Simply put, the wealthy, like many families with far less resources, are confronting the fact their lifestyles are costing more than they are actually earning. Doris Meister, president of U.S. Markets-Tri-State at Bank of New York Mellonsays that she is frequently engaged in client discussions about lowering their return expectations and how their financial plans need to take into consideration the cost of their current and projected lifestyles.

“I have one client with $15 million in assets, the result of a divorce settlement,” says Meister.

“She has a pretty high lifestyle for that level of assets, and while you might say $15 million is a lot of money—and it is—the infrastructure supporting it is not. We had a conversation that, if she continues at this level, she is going to run out of money in 12 years.”

Wells Fargo’s McEahern also has frequent talks with clients about their modeled burn-rate projections. “It forces people to rethink how they live their lives,” he says. Recently, he had to inform a client that the service costs of maintaining his three jets were draining his liquid assets, and suggested he sell two of them. Meister says that real estate portfolios, in particular, offer a crucial area for strategic rethinking for clients feeling squeezed or alarmed about their spending levels.

“Often clients have more than one residence, and properties are expensive,” she says. “We talk about selling or renting them out. If the property is in a desirable area, they can turn the asset into an income producer, as opposed to being a cost, or sell it outright and add money to their portfolio.”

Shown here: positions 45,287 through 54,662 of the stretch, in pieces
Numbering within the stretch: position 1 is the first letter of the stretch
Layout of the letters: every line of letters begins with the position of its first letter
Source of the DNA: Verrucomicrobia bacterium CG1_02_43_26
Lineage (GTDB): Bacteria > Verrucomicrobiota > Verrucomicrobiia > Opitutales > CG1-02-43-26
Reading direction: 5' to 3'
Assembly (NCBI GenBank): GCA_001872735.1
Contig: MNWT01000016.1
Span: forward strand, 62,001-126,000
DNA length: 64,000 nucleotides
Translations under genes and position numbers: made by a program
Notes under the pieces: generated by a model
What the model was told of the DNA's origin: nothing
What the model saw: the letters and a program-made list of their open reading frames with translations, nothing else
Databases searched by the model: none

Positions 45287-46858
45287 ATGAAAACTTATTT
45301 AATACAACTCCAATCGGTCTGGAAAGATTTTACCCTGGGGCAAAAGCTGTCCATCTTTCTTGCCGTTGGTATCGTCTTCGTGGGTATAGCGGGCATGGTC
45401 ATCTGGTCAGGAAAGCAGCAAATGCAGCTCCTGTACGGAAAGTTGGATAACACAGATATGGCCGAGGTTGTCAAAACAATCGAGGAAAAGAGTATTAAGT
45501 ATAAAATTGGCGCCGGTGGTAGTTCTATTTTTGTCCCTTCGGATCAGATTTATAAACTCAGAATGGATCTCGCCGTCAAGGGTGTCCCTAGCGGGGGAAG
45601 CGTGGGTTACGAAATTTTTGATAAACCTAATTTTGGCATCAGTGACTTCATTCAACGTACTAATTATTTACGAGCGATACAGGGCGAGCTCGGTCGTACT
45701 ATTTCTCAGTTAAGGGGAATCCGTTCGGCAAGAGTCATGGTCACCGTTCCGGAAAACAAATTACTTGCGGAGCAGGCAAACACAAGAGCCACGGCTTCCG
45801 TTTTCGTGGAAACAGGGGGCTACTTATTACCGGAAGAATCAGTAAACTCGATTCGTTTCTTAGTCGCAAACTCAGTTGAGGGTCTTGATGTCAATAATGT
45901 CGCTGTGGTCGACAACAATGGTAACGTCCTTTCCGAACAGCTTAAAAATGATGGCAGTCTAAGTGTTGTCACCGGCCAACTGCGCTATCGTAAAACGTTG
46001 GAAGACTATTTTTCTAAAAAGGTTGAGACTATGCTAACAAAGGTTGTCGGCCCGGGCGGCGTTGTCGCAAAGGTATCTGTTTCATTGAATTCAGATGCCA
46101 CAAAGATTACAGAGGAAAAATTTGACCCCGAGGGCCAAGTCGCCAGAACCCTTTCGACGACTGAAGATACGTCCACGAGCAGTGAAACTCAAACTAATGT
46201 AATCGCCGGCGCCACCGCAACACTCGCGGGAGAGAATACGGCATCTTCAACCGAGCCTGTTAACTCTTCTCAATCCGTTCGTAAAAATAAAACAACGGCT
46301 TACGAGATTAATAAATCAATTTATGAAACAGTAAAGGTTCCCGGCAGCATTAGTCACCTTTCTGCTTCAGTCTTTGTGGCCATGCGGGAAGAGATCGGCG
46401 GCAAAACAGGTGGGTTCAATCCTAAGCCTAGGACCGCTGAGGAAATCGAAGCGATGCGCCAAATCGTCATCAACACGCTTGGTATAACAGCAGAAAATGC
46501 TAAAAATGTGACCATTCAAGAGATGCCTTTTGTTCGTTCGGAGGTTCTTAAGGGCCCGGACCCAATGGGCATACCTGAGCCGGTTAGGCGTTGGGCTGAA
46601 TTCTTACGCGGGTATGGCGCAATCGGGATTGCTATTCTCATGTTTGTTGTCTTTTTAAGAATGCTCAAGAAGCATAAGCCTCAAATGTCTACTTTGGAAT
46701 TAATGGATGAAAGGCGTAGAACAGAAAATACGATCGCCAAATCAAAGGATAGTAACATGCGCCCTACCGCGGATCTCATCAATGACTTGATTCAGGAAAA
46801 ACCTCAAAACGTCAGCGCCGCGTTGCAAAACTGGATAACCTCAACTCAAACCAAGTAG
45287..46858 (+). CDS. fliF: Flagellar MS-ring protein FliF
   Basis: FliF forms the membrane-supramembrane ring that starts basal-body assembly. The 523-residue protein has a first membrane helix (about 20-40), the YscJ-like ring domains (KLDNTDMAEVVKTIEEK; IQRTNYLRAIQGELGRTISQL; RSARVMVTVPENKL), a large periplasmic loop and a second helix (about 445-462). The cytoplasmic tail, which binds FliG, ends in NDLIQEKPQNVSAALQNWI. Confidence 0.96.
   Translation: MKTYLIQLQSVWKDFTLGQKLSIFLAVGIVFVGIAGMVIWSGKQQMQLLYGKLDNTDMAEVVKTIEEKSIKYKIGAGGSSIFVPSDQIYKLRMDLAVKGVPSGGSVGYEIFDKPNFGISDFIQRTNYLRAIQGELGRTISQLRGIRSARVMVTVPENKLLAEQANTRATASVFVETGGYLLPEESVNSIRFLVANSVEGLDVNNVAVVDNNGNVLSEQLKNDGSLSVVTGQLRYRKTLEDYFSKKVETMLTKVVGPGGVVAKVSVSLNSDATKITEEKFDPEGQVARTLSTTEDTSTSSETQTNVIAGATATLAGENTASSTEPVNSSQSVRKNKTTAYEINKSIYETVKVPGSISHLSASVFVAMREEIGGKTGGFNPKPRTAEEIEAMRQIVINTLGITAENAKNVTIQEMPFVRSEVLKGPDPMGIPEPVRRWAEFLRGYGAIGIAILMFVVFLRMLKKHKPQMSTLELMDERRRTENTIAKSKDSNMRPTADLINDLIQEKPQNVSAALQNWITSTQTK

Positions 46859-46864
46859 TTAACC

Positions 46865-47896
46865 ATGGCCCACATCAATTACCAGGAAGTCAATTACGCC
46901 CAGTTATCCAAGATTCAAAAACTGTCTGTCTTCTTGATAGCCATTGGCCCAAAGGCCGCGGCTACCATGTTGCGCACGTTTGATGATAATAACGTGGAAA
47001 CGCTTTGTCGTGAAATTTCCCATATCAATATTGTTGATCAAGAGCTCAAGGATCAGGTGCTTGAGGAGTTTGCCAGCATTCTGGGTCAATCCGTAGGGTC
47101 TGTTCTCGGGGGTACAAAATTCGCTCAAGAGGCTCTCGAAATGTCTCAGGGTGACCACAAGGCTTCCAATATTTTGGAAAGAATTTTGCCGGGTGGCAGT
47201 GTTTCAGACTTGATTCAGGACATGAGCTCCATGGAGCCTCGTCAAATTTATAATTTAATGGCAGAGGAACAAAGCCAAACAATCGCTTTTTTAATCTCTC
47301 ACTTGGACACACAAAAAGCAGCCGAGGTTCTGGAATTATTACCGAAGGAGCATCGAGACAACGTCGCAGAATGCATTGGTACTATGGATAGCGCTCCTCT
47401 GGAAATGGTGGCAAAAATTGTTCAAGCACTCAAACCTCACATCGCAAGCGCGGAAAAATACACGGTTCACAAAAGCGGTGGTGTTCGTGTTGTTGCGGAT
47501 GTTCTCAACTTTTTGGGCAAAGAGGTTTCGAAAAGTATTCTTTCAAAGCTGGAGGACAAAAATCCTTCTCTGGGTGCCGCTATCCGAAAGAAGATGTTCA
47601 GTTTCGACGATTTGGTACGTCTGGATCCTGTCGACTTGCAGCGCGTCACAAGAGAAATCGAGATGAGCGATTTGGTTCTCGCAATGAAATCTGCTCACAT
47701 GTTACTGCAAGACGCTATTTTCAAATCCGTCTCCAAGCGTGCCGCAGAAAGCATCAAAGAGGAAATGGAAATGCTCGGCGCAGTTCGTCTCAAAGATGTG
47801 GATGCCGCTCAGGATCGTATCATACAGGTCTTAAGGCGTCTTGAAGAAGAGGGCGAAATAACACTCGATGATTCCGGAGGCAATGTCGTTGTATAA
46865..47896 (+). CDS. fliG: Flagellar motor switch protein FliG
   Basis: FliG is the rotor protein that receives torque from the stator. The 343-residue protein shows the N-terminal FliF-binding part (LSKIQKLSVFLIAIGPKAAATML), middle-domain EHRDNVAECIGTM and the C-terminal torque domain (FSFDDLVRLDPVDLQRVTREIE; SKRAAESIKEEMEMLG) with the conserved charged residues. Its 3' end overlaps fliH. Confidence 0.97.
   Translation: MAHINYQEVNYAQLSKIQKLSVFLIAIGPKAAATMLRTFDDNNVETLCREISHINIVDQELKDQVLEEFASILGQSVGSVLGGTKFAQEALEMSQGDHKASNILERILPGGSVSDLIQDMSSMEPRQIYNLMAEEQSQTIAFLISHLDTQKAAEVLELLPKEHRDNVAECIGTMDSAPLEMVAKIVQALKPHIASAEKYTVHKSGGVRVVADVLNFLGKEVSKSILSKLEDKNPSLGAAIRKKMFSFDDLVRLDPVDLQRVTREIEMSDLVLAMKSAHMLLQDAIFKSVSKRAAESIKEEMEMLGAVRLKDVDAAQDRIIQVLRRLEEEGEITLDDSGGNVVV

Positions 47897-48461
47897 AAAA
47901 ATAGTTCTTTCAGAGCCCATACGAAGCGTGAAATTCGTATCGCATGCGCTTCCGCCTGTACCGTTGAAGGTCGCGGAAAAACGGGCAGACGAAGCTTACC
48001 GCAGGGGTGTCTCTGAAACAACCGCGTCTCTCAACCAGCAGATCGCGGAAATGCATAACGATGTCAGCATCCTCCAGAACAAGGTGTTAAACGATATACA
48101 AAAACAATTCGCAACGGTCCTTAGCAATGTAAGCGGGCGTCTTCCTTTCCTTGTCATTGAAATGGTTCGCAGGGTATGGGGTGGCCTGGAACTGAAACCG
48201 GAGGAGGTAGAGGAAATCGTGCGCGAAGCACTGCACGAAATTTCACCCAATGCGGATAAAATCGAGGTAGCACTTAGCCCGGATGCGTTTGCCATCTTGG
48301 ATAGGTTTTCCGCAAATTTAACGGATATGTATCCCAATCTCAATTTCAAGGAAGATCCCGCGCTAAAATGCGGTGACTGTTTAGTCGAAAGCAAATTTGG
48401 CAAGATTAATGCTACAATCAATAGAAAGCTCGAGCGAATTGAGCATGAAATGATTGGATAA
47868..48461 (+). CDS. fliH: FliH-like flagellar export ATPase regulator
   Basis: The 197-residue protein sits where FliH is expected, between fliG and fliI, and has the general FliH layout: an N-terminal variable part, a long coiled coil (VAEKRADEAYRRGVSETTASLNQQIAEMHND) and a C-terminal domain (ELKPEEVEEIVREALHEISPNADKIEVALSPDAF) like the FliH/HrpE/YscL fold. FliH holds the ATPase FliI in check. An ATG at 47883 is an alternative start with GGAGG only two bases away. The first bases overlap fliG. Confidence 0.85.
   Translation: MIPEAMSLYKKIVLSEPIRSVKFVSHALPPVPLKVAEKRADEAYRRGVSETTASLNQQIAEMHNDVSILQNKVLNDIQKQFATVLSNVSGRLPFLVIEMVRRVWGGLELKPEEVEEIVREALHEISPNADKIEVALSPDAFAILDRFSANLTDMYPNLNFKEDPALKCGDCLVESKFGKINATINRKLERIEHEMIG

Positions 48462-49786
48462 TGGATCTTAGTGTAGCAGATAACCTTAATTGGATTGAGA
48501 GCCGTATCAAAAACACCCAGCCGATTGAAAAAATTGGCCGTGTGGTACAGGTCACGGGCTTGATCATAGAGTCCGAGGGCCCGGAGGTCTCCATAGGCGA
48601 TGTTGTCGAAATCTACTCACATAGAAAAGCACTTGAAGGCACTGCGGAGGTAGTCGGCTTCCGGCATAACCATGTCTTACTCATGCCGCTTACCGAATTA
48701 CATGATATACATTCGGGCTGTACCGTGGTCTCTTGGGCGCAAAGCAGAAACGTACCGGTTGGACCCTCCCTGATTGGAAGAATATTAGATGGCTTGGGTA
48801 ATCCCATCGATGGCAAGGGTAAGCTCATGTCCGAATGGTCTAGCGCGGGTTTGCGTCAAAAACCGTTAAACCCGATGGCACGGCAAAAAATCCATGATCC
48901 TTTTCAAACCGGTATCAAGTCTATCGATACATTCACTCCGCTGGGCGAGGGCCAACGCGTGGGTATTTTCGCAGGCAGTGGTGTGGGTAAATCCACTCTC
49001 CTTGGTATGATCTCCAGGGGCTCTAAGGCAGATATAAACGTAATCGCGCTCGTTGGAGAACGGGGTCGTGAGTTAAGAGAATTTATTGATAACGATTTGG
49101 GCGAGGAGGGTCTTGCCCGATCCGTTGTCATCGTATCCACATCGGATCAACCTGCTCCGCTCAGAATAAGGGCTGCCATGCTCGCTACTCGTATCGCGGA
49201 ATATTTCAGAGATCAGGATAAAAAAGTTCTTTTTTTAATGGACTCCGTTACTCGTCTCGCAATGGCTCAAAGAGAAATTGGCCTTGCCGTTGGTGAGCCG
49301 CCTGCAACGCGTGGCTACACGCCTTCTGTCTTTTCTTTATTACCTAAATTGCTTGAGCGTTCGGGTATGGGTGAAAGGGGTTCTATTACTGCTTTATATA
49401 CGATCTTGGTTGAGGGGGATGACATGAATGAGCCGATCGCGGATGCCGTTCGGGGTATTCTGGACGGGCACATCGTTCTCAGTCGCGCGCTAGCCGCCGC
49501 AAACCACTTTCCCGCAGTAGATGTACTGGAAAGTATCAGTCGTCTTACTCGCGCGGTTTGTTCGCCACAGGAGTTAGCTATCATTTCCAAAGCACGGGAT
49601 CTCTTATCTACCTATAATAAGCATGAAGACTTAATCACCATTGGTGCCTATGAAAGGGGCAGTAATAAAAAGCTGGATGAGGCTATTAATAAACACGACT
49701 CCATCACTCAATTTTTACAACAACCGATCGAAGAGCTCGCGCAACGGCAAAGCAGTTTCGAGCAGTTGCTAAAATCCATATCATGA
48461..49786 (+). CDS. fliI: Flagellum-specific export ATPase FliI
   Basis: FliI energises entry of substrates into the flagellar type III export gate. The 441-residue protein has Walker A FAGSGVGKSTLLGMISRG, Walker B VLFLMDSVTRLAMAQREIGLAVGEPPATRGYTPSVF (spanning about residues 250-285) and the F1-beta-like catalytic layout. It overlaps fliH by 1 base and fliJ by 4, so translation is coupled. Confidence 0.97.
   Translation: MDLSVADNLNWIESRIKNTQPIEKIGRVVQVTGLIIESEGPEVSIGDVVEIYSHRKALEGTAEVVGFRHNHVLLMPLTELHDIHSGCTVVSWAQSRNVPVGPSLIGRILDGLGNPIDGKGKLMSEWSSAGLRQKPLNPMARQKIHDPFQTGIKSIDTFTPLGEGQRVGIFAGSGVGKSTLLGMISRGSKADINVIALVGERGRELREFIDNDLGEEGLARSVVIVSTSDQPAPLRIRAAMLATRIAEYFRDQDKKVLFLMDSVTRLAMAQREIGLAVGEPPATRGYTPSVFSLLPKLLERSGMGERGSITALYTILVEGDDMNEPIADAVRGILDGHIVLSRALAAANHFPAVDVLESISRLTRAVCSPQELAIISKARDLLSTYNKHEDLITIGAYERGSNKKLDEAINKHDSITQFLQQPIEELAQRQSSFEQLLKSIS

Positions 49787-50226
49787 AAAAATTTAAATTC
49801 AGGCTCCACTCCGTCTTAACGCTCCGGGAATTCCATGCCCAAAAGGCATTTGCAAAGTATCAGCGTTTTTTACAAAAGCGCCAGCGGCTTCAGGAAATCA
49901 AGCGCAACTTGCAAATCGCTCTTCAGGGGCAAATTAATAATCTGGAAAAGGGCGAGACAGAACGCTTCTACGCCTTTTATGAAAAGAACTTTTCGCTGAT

The wealthy are also rattled by security issues, from potential cyberthreats to the impact social media can have on turning private family moments into public fodder. Northern Trust’s Mueller says helping clients come up with a security plan is becoming as significant as estate planning.

After a pair of new clients in the Midwest with school-age children sold their business in excess of $250 million, Mueller customized a strategy. “They had not thought about how the news release would come out and how it would change their lives and how they were viewed within their small community,” he says. So the firm came up with a plan advising them about how to handle not only their own personal security, but also their children’s activity on social media, and how to respond to friends and neighbors. And they made sure the announcement of the sale did not mention the dollar amount of the acquisition.

When it comes to wealth, says psychologist Kenny, “people can grow up with a lot of money, but they can’t buy themselves out of the human condition.” That’s a wise thought for the very wealthy to keep in mind as they navigate the unchartered waters of their life.

Turkey’s Changing Freedom Deficit

Timur Kuran
. Newsart for Turkey’s Changing Freedom Deficit

DURHAM – Turkey’s Justice and Development Party (AKP) rose to power in 2002 on the promise that it would give pious Muslims religious freedom. Fourteen years later, “freedom” is the last thing the AKP has delivered.
Today, even AKP supporters need to measure their words carefully, lest they be perceived as criticizing the government or siding with its enemies. This imperative has intensified since the failed coup against President Recep Tayyip Erdoğan’s government on July 15. Now, destroying any evidence of association with the AKP’s foes – especially Fethullah Gülen, the reclusive Pennsylvania-based imam whom the government accuses of masterminding the putsch – is a matter of self-preservation.
Erdoğan’s government is by no means the first to compel Turkish citizens to hide their preferences and beliefs. Under the secular governments that ruled Turkey from the 1920s to 1950, and to some extent until 2002, pious Turks seeking advancement in government, the military, and even commerce had to downplay their religiosity and avoid signaling approval of political Islam.